March 23, 2009

Ordinary Joes, Part 9 - James, the Disciple with a Pedigree

There are three famous James’s in the New Testament. First is James, the son of Zebedee, the disciple of Jesus, the brother of John, and the member of Jesus’ inner circle. Second is James, the half-brother of Jesus, the author of the epistle of James, and the influential elder in the early church of Jerusalem. And then there is “James, the Less” (Mark 15.40), or ‘little James’ as it might be literally translated. He probably preferred to be called “James, the son of Alphaeus” (as he is called, for instance, in Matthew 10, Mark 3, and Luke 6). Why ‘little James’? Maybe it was because he was short. Maybe it was because he was the younger of the two disciples named James. Or maybe (probably) it was because he was simply less influential than his namesake in the circle of disciples.

At any rate, he was known as ‘little James.’ But here is what is worth noting … little James came from a family of no little stature! Little James came from a family of great and sturdy Christian stock. For, though the gospel writers tell us absolutely nothing about James’s actions, thoughts, words, or character-traits … they tell us a good deal about his family. First, he was “the son of Alphaeus.” Big deal, right? Well, maybe and maybe not. It could be that James’s daddy’s name is evoked by Matthew, Mark, and Luke simply in order to distinguish him from the other James. But it could also be that Alphaeus’s name was dropped because the early readers knew exactly who he was – perhaps for his piety and Christian commitment. In fact, it could be that Alphaeus, the father of James, was the same Alphaeus who was also the father of Matthew (Mark 2.14). We don’t know for sure, but maybe. Maybe James the Less was also James, the brother of Matthew.

But here is what we do know for sure*: Even if James’s father wasn’t a well-known Christian (as I have wondered), his mother certainly was. In fact, when you read on in the gospel of Mark, you discover that she was one of the brave handful of souls who followed Jesus all the way to the cross (Mark 15.40). She was also one of only three who were there when He was laid in the tomb by Joseph of Arimathea (Mark 15.47). And (Mark 16.1-8), she, along with Mary Magdalene and Salome, were the very first ones to arrive on Sunday morning to care for Jesus’ entombed body … and to hear, from the angel, that He had risen. Just as there had been a set of three male disciples who were closest to Jesus … Mary, Mary, and Salome seem to have been the female version. And James’s mother was one of them! What a valiant woman! And what a pedigree James, therefore, had!

Add to that the fact that when Mary, James’s mother, is mentioned, she is usually described as the mother, not only of James, but of “Joses” or “Joseph” as well. Who was Joses? We don’t know. But again, he must have been a significant enough figure in the early church for the gospel writers to drop his name into the story without explanation. That is, the early Christians must have all known who he was quite well … presumably for good reasons. So James’s family tree seems to pepper the New Testament and early church history. One of the Alphaeus clan seems always to be popping up and loving the Lord Jesus in some way or other.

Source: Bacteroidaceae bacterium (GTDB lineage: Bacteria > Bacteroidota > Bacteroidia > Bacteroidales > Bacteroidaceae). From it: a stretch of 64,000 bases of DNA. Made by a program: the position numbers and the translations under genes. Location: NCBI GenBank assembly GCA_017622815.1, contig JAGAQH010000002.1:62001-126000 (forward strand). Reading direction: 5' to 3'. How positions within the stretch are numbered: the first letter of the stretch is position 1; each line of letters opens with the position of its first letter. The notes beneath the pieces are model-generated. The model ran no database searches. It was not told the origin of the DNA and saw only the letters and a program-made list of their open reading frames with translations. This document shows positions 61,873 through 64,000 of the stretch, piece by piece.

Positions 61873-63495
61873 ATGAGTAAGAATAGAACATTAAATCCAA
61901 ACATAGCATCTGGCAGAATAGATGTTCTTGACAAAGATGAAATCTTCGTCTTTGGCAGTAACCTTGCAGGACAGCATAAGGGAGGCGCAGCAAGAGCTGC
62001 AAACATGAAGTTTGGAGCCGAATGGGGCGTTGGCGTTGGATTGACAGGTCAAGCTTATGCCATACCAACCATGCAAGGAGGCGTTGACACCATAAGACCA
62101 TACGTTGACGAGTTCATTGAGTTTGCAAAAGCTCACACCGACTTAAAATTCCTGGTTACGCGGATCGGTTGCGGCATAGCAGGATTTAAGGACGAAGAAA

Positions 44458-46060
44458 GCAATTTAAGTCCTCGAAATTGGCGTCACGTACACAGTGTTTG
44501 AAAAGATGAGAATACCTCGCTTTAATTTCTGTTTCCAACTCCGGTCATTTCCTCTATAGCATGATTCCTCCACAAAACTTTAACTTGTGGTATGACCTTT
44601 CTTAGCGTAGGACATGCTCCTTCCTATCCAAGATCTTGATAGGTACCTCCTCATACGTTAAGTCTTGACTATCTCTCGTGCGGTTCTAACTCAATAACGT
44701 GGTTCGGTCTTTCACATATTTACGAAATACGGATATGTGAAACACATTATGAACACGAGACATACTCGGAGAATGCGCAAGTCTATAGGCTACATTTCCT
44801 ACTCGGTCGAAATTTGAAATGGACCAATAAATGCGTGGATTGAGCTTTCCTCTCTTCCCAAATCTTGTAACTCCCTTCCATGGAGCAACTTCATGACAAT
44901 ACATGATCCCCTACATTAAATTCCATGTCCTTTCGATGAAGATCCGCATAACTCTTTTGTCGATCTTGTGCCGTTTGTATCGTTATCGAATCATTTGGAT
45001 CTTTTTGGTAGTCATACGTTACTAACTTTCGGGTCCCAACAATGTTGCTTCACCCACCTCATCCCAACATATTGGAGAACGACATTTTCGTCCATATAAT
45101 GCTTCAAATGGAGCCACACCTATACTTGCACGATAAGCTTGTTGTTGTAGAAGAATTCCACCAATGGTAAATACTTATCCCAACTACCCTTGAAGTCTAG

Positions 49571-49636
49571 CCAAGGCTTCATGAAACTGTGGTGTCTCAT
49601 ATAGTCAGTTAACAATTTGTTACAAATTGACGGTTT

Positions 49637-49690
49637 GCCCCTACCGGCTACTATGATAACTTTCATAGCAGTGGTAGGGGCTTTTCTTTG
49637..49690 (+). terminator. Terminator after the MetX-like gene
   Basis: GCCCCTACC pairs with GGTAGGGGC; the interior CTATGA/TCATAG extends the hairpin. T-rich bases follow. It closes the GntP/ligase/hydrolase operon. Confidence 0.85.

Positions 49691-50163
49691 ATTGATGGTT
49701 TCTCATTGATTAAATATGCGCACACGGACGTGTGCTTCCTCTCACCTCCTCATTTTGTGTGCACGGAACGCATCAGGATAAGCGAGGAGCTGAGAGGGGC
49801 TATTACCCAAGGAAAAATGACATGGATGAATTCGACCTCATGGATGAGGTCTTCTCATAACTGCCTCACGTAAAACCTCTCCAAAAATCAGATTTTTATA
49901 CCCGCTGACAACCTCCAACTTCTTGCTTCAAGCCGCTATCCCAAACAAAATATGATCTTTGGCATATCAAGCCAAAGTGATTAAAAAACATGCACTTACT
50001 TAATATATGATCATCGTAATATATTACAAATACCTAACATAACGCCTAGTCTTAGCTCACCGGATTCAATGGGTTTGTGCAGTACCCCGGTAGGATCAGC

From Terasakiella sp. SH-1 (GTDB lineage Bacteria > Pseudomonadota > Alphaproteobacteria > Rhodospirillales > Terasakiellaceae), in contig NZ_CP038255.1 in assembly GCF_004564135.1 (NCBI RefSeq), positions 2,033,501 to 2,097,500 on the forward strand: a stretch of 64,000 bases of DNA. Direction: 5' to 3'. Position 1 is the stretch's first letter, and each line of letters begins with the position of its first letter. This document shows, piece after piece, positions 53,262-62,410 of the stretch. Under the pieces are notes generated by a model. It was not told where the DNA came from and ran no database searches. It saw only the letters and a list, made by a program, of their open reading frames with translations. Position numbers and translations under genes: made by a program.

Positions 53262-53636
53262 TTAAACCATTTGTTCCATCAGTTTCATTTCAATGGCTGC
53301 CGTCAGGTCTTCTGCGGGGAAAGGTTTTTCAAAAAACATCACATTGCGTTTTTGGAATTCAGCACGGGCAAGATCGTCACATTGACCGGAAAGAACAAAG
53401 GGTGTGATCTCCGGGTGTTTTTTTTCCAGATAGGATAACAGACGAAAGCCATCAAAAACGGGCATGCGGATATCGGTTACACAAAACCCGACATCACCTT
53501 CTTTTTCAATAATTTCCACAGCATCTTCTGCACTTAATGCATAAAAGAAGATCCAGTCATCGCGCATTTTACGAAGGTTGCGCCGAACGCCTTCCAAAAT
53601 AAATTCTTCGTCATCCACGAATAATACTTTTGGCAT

So what does James the Less have to teach us? Not much, by himself. But surely all the information about his family reminds us of the great value of a godly heritage. As a grown man (and quite likely as a young boy as well) James got to see his mother and brother(s) following the Lord, and be spurred on by it. And they, in turn, got to watch and be encouraged by him, a disciple of the Lord in their own family! And great things were accomplished in love to Jesus because of that family synergy. So, when you think of James, ask yourself: ‘Who’s watching me? My wife? My husband? My kids? And are they the better for it? If someone writes the story of my godly spouse, or child, or brother, or sister, or niece, or nephew, or co-worker … what role will I have played in that story?’

*For more on James' pedigree, see John MacArthur's Twelve Ordinary Men, 170-173.

March 16, 2009

Ordinary Joes, Part 8 - Thomas, the Disciple with the Bad Rap

Thomas has become a modern day proverb. Any time someone seems skeptical or incredulous, we are prone to call him a ‘doubting Thomas.’ Why? Well because of this apostle who, after his ministry partners had reported seeing Jesus risen from the tomb said famously: “Unless I see in His hands the imprint of the nails … I will not believe” (John 20.25). So yes, Thomas deserves the nickname. But is that all we can say about him? ‘Thomas? O, he was the disciple who didn’t believe Jesus had risen until he saw Him with his own two eyes.’ I believe that, when we think of Thomas only in terms of his doubting, we miss a couple of important points; a couple of reasons to be thankful …

First, we need to remind ourselves that the other apostles also believed because they had seen Jesus. In fact, Thomas’s infamous remark came in response to the others saying to Him (John 20.25): “We have seen the Lord!”. Imagine … if Thomas had been in the original group who saw the Lord … and, say, Peter had been the one who was on another errand that particular day … how do we know that Peter, or John, or Matthew might not have said the same thing: “Unless I see … the nail prints”? And what about us? Might we have found ourselves echoing Thomas’s doubts? Or is it that we are mighty oaks of never-doubting faith?